What yard work should be done in the fall?

Trees, shrubs and perennials benefit from warm soils and beneficial autumn rainfall. Well-established plants will have a head start next spring. Perennials should be planted long before the end of October. Install bulbs, trees, and shrubs that bloom in spring before the soil freezes.

Mulching around plants during fall gardening has several benefits, from preventing soil erosion to eliminating weeds. Be sure to give cold-weather perennials and annuals a 2- to 3-inch layer of mulch to keep them healthy during the colder season. Mulching in the fall can also eliminate weed growth, leaving you with nothing to throw away in the spring. In late fall, drop your lawn mower and mow your lawn 1 to 2 inches shorter than the rest of the growing season.

Continue to mow the shorter lawn until the grass stops growing in early winter, when both you and your lawn go into hibernation mode. For that final cut, go a little lower. Clean, weed and fertilize Clean and weed all areas of your garden. Rotate the soil while it's still easy to work with and you'll save yourself a lot of strenuous work in the spring.

End up covering weedless beds with a layer of organic fertilizer, such as chicken or ox manure. Mulch, mulch Once garden beds have been fertilized, cover them with fallen leaves or straw. Place a layer of mulch around trees and shrubs to protect them from freezing. Fall annuals, such as pansies, are also a great addition to keeping some color in your garden while other plants fall asleep.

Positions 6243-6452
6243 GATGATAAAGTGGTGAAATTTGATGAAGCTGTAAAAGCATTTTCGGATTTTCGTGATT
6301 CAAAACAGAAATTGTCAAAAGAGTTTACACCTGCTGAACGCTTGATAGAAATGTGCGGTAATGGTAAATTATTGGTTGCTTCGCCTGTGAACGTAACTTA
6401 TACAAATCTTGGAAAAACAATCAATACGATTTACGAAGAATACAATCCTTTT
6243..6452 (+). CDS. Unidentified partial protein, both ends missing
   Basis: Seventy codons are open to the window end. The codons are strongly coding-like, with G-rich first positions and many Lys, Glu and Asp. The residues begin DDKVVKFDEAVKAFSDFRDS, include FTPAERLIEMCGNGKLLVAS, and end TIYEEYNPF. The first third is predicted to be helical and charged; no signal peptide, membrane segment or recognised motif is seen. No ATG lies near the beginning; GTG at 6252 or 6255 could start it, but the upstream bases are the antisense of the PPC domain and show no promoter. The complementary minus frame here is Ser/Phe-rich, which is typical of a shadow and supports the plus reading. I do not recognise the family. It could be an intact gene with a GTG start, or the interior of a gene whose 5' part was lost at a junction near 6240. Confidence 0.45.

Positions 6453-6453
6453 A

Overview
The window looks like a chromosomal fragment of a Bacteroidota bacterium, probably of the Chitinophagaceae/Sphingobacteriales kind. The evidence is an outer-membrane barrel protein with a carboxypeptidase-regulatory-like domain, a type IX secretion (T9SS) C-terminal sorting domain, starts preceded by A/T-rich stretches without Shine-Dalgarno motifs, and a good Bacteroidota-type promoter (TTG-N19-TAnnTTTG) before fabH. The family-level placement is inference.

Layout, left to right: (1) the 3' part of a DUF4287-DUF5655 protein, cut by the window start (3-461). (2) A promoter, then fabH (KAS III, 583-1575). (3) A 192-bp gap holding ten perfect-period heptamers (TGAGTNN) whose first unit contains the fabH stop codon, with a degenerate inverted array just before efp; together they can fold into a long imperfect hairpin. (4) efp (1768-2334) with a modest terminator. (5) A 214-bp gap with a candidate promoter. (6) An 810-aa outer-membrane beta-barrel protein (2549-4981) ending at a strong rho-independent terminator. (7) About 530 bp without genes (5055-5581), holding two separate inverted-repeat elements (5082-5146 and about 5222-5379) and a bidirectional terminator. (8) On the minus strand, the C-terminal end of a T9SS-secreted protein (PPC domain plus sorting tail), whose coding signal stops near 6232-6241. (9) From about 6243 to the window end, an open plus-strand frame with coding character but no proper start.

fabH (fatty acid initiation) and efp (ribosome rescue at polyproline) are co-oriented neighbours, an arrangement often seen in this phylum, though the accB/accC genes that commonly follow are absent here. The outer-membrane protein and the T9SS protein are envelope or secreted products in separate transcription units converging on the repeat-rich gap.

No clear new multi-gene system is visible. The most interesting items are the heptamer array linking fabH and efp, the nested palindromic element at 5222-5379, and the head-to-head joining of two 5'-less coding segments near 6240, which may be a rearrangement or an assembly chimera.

Tackle these 15-minute yard maintenance projects now, and then you can rest easy once the temperature drops. In addition to attracting creatures to your garden, excessive debris can damage your garden drainage, leading to problems once all the snow melts. Take the time to clean your garden this fall and you'll be greeted by lush, green lawn in spring. Take the work out of the garden with these clever tricks to speed things up and with these useful purchases that will increase your outdoor appeal.

A garden fork will do the job for small patios, but larger patios may require a walk-in aerator, which should be available to rent for a reasonable price. You could even skip the raking part if you use a lawn mower to cover the leaves in your garden. If you follow this checklist, you're sure to have a wonderfully winterized patio that's ready to surprise you with lush, green abundance once the warm weather returns.

Matthew Martsolf
Matthew Martsolf

Unapologetic social media fanatic. Amateur zombieaholic. Lifelong food enthusiast. Proud web scholar. Evil twitter practitioner.

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